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HomeAwardsContender: John Myhre-Production Design-Dreamgirls

Contender: John Myhre-Production Design-Dreamgirls

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When film awards season rolls around, production designer John Myhre’s name pops up with increasing regularity. Winner of last year’s Academy Award for best art direction for Memoirs of a Geisha, Myhre recently garnered his fourth Oscar nomination for his work on Dreamgirls, the movie musical about the bumps on the road to success for an aspiring 1960s vocal group, the Dreams, directed by Bill Condon. (The nomination is shared with Nancy Haigh, the film’s set decorator.)Myhre moved into the spotlight as one of Hollywood’s foremost production designers when he received his initial Academy Award nomination in 1999 for Elizabeth, directed by Shekhar Kapur. That was followed in 2003, with his first Oscar win for art directing Chicago, another film based on a hit Broadway show. It was on Chicago, directed by Rob Marshall, that Myhre first became acquainted with Condon, who won an Academy Award for his Chicago screenplay.”You couldn’t find a more passionate, driven director for this project than Bill Condon,” he says. “It was so much fun to work with someone realizing his own dream of bringing this particular show to the screen.”For Myhre, Dreamgirls represented an enormous challenge to design a film based on a stage musical that also featured musical performers in concert. “There was all this design within the overall design of the film,” he says. “I was able to become a theatrical designer, and also design the performance pieces.” The performances ranged from playing small clubs to wowing a crowd at Caesar’s Palace in Las Vegas on New Year’s Eve 1966.For the film’s showstopper number, when Jennifer Hudson as the abandoned Effie defiantly sings “And I Am Telling You,” the scenery all but disappears. “When we started designing the set, we literally took a huge piece of paper and drew a little picture of Effie, and surrounded her in the biggest space we could fit around her,” Myhre recalls. “She’s literally left alone in the spotlight.” Two Broadway stage-lighting luminaries, Jules Fisher and Peggy Eisenhauer, also worked on Dreamgirls, as they had on Chicago.The overall look of the film is heightened realism.”Bill Condon told me, ‘you don’t want to get too theatrical, you want to be real.’ But since we were in this really glamorous world of these young musicians and soon-to-be stars and celebrities, I wanted to turn it up a notch,” says Myhre.In researching the 1960s, “my goal was to find glamour in everyday objects,” says the production designer. Dreamgirls was mainly shot on soundstages at LA Center Studios in downtown Los Angeles and at old performance venues in the area. “We settled in the historic theater district, using places like the Palace Theater and the Orpheum,” he notes. Las Vegas had to be recreated, because today it looks nothing like it did 40 years ago. “The exterior of Caesar’s Palace was almost completely created out of visual effects, and we built the Caesar’s showroom from scratch,” Myhre states.Myhre is presently in Prague working on Wanted, an action film with Kazakhstan director Timur Bekmambetov in charge. He has also reteamed with director Kapur on a longer-term project about the life of the Buddha.2007: Nominated, Academy Award, best achievement in art direction, Dreamgirls; Nominated, Art Directors Guild award for excellence in production design for a period feature, Dreamgirls; 2006: Won, Academy Award, best achievement in art direction, Memoirs of a Geisha; Won, Art Directors Guild award for excellence in production design for a period film, Memoirs of a Geisha; Nominated, BAFTA, best production design, Memoirs of a Geisha; 2003: Won Academy Award for excellence in production design, Chicago; Nominated, Art Directors Guild award for excellence in production design on a period feature, Chicago; Nominated for BAFTA, best production design, Chicago; 1999: Nominated, Academy Award, best achievement in art direction, Elizabeth; Nominated, Art Directors Guild award for excellence in production design, Elizabeth; Nominated, BAFTA, best production design, Elizabeth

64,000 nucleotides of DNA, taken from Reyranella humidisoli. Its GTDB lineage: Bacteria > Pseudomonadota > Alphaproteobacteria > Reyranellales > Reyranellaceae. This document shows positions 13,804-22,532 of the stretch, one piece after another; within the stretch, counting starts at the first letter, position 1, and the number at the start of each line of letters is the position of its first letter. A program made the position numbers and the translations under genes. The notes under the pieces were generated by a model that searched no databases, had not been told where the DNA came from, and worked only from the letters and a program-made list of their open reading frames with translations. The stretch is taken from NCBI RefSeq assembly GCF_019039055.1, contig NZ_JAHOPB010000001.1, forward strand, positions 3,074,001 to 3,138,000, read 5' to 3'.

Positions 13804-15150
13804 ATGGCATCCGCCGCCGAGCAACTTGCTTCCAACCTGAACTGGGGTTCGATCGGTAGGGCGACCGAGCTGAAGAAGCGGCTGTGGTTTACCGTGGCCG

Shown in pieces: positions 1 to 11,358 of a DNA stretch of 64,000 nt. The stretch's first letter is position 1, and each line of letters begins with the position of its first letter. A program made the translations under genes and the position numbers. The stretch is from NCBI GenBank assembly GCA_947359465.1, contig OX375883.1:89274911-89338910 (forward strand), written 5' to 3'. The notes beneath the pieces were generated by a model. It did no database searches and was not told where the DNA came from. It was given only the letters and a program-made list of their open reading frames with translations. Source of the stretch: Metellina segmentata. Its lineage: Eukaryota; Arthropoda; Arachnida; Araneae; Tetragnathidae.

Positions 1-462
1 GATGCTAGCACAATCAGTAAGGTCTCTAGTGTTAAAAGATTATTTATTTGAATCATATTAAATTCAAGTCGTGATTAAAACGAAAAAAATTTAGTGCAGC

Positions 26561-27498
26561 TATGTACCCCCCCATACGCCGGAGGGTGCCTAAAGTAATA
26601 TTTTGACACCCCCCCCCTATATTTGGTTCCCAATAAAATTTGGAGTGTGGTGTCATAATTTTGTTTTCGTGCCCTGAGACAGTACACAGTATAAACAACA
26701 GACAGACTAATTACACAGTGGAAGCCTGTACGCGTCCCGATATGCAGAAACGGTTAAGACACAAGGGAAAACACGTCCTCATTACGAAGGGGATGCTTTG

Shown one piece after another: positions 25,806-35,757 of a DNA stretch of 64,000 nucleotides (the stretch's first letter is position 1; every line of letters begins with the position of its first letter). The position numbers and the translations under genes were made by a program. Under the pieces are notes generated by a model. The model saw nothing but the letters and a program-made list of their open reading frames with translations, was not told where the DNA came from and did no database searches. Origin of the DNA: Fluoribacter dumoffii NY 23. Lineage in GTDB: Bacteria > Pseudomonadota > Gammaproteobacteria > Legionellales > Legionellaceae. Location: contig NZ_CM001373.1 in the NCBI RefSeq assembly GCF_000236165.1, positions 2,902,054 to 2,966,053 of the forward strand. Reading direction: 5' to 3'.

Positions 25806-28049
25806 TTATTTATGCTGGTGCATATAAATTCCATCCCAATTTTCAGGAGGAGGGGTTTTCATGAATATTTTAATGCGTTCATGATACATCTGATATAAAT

Written by Jack Egan

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